The unwanted wait to get on court

The first match on my court unexpectedly goes to three sets, and I’m looking at the clock... We go on at around 12:30. I end up losing in three sets and am bitterly disappointed because I felt I should win.

Forget the loss (for now), there’s a flight to catch

We finish just before 3pm. I hurry to get my strings from the stringer, my cash deposit for practice balls, my prize money. I have no time to walk to my airbnb to take my luggage so I get help from the tournament staff in calling a Japanese taxi.

No time to shower and change, the clock is ticking

The taxi comes, we go to my airbnb, I rush to get my stuff, get back in the taxi, we go to the train (Shinkansen) station, I get off, I’m still in my tennis clothes, I have my tennis bag and my big traveling trunk (4 weeks’ worth of stuff) and my huge winter coat in tow. I run to get a ticket, I am very hot and bothered and my head is full of static from anger at the loss. I buy a ticket from the machine and rush up to the platform which thankfully is very close even though the station is huge.

Making the train with 3 minutes to spare

I get on the train at 4:07pm, it leaves at 4:10pm. According to Google Maps this gets me to airport at 7:15pm. The wifi doesn’t work so I just have a small cry sitting among the Japanese people on the train in my sweaty tennis clothes with defeat still ringing in my brain.

Reflections at the airport and the long journey home

I am sad for losing today, happy for winning one round, sad this trip was so expensive, happy I will probably make my flight, sad that I’m making my flight because I lost, wondering if knowing the absurd cost of a new ticket affected me in important moments in the match. I am also hungry because I didn’t have time to eat and annoyed because I don’t want to travel for 24hrs in my tennis clothes, and not looking forward to how stiff I will feel when I finally arrive (obviously did not have time to stretch and cool down). And also, I am bummed that I couldn’t see more of lovely Osaka or have time to buy souvenirs for my loved ones or meet that family friend in Tokyo.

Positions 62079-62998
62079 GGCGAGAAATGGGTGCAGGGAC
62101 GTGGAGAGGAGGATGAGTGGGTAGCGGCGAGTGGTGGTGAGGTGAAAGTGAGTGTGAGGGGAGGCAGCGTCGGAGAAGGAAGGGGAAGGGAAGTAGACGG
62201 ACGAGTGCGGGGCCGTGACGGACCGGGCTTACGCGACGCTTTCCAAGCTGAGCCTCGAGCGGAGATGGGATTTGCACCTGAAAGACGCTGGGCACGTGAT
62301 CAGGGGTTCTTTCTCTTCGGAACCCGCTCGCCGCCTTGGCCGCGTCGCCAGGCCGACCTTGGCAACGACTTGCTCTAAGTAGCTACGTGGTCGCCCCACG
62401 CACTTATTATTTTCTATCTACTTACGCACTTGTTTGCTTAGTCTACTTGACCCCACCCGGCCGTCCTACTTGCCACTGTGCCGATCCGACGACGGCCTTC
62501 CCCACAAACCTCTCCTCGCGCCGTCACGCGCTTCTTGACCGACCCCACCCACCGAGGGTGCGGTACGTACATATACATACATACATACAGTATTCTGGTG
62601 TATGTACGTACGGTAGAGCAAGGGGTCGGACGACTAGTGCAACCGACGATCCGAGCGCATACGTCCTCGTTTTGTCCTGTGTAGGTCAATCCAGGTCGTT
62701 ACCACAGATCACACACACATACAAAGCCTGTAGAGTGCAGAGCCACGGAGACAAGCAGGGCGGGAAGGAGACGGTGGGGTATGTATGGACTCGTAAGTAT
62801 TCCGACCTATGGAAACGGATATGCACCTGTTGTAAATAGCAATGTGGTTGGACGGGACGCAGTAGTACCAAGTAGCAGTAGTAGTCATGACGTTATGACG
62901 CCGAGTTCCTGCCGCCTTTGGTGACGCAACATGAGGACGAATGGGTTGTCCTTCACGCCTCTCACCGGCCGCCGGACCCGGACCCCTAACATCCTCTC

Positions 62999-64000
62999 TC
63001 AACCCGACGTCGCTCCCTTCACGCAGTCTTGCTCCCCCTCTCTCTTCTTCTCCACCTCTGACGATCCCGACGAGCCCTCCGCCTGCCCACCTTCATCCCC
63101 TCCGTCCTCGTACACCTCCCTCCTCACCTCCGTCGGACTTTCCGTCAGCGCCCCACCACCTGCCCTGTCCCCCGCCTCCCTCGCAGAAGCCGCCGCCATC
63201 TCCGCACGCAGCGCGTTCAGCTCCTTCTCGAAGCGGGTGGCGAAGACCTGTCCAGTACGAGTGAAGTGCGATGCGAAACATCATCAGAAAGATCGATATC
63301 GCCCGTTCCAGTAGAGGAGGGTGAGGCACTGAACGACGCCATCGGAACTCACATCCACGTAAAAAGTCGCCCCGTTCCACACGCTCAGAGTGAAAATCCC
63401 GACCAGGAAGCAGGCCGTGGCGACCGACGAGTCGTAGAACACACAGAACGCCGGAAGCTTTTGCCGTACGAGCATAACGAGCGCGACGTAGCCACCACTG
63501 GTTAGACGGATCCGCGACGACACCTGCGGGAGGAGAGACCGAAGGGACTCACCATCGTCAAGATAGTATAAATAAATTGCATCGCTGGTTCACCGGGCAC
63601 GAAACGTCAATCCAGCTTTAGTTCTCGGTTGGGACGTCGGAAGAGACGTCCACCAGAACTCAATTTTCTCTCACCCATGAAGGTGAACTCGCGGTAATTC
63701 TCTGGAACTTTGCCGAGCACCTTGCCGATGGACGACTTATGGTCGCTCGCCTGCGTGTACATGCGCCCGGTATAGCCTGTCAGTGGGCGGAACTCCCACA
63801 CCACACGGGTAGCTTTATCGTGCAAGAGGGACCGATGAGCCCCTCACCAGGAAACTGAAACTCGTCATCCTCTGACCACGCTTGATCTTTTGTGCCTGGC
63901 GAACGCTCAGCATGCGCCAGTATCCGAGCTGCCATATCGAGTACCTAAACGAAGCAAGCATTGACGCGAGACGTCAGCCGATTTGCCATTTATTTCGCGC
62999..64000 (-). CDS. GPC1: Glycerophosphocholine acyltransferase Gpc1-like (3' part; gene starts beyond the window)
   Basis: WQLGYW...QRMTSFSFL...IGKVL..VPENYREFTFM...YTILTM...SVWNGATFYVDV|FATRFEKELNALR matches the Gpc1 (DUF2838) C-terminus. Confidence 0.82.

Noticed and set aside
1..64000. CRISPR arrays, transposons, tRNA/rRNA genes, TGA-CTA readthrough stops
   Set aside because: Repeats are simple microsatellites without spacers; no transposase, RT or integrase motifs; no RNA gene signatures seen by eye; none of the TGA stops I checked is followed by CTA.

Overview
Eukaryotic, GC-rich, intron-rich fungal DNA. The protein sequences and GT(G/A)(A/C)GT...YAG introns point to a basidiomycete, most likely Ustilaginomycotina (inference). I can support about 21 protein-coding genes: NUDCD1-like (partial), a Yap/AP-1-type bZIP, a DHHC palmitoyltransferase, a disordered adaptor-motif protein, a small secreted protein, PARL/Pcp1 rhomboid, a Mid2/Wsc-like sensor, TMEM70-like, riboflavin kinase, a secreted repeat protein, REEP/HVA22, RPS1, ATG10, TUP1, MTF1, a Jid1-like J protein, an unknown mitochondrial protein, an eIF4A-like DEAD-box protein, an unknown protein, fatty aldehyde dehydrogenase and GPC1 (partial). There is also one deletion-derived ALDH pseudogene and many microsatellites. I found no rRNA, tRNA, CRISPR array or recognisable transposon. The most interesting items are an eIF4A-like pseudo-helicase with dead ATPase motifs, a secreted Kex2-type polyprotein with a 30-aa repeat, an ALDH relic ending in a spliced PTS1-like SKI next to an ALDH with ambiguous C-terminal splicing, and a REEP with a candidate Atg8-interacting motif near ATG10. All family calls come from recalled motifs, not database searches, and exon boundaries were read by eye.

All part of the dream

But when the dust settles and my bitter tears from losing dry up, and even now after composing this thread, I remember and feel unbelievably lucky to have been able to fly to Japan for tennis and to have seen the sakura blooming. I might never, ever come here again!

The reaction

Marina's open and honest thread has received lots of support from all over the world, with tennis followers from Australia, Argentina, America, France and Germany all offering their spare rooms if she ever needs a place to stay and a club from Derby the use of their facilities free of charge. British player Tara Moore also weighed in on the conversation "Wow inspiring stuff Marina I’m glad/sad you made your flight and hope you have another chance to visit Osaka".

Do follow Marina @marinastennis, instagram.com/marinayudanov and tell her we are rooting for her!